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Can You Help Me Find My Sister?

Kara Perricone, 36, was in her early 20s when she found out she had another sibling. She overheard a phone call which tipped her off. She immediately went straight to the source and asked.

Her mother's face turned white when confronted by the question of whether or not she had given birth to another child, but she eventually admitted she had placed a baby for adoption when she was 21 years old.

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The details were hard to hear. Her mother had been a young girl, in love with a boyfriend about to go to war in Vietnam. They had broken up right before he left, and then she realized she was pregnant. In an era where single motherhood still had quite the stigma attached, she didn't feel equipped to take on that responsibility by herself. And so, she opted for adoption.

Adoption has changed quite a bit. Open adoptions are now the norm, and most birth mothers have the option of maintaining at least some form of communication with the children they place, should they so choose. But back in the late '60s, closed adoptions were the only possibility available to most women. Kara's mother never even knew the sex of the child she had placed—that baby was whisked away from her and into the arms of the adoptive parents before she got to say goodbye.

She never planned on telling her children the secret of her past. And like many birth mothers who placed during the closed adoption era, she never planned to search for the child either—convinced that doing so would only further hurt all involved, including her current husband, Kara's father.

It may very well be that the power of social media is the only way to help these two sister's finally find each other.

For years, Kara sat on this information respecting her mom's wishes. Yet she was forever curious about the sibling she had never known, but wasn't sure where to begin a search for someone she knew so little about. The only information she had was that the baby had been born on November 29, 1968, at St. Mary's Hospital in Manhattan, Kansas.

It wasn't very much to go off of.

But when she became a mother herself, her desire to find her sibling grew. She found herself longing for that tie, wondering if her missing brother or sister would have been close to her—or would have had children her own son might have loved growing up alongside.

And so, just a month ago, she decided to begin the search. It's a path she plans to tell the rest of her family—including her mom—later this summer.

Unfortunately, she hasn't been able to find out very much. She filed paperwork with the State of Kansas Department of Children and Families, eventually receiving a call back letting her know what her limited options were. The person on the other end of the phone let it slip that the baby placed for adoption all those years ago had been a girl.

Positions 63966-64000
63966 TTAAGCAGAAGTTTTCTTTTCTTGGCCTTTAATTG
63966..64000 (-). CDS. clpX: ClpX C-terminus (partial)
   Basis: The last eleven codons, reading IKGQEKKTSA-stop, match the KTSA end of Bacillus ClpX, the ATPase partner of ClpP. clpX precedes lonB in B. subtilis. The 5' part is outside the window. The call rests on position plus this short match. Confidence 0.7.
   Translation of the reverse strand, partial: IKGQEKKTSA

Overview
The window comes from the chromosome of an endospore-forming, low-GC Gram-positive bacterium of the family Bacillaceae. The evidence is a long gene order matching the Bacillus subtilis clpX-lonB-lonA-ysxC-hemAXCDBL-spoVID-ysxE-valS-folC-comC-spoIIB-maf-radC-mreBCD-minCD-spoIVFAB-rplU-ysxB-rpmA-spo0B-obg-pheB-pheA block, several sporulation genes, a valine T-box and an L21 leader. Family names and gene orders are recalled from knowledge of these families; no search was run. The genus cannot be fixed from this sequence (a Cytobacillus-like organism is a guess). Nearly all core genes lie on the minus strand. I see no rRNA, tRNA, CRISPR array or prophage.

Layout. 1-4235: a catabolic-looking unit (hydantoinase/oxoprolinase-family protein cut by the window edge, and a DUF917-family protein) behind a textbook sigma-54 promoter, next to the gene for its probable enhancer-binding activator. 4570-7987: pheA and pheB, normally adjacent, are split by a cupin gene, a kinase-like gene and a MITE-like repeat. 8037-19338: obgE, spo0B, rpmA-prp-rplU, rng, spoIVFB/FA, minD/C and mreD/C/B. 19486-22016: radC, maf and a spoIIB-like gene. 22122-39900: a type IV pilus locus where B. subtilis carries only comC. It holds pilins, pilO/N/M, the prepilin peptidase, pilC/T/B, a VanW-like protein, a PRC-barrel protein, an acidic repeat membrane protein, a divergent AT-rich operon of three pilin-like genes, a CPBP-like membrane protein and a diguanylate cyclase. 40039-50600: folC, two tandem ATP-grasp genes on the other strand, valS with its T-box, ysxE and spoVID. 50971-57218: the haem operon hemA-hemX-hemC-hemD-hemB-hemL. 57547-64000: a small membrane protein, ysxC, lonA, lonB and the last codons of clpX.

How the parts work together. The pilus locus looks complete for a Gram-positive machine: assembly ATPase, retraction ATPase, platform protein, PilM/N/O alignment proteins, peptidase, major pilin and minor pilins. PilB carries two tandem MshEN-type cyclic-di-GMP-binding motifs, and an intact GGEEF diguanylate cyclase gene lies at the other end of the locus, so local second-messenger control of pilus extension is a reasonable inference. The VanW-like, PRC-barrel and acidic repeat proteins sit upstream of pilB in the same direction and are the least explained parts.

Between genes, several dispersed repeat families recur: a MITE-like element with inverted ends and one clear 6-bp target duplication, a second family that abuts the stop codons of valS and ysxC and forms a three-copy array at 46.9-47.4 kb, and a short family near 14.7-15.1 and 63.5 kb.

A sister.

But they weren't able to give much information beyond that.

Still, knowing she had a sister made Kara's desire to find her all that much stronger. She'd always wanted a sister, and now she wondered if she one day might have that sisterly bond she had been craving all her life.

As someone who has been close friends with Kara for almost a decade now, I can tell you—she would be a pretty amazing sister to have. We lived next door to each other for years, back when I called San Diego home, and she was my running partner and confidant. I was actually one of the first people to find out she was pregnant, after she and her husband had been trying for far too long, and we cried happy tears together at the news that her dream of motherhood was finally coming true.

She is warm, funny and intelligent, with the sweetest little boy you have ever met. And she has a big heart, with a lot of love to share.

If you think you might be the sister she is looking for, or if you have any information about her, I would love to help connect you. Please email us at areyoumysister@yahoo.com or contact me via Facebook and I will get you in touch.

Even if you don't know who Kara's sister might be, your willingness to share this information (and the graphic on the left, which is perfect for Pinterest, and below, which works well on Facebook) would mean the world! It may very well be that the power of social media is the only way to help these two sister's finally find each other.

RELATED: Where Do Babies Come From? The Adoption Edition

And wouldn't it be amazing to play a role in that?

So please, share and spread the news. We are looking for a little girl born on November 29, 1968, at St. Mary's Hospital in Manhattan, Kansas.

Could she be you? Or someone you know?

Your sister is looking for you. She would love to have you in her life.

Image via Kara Perricone, Graphics by Alex Coward

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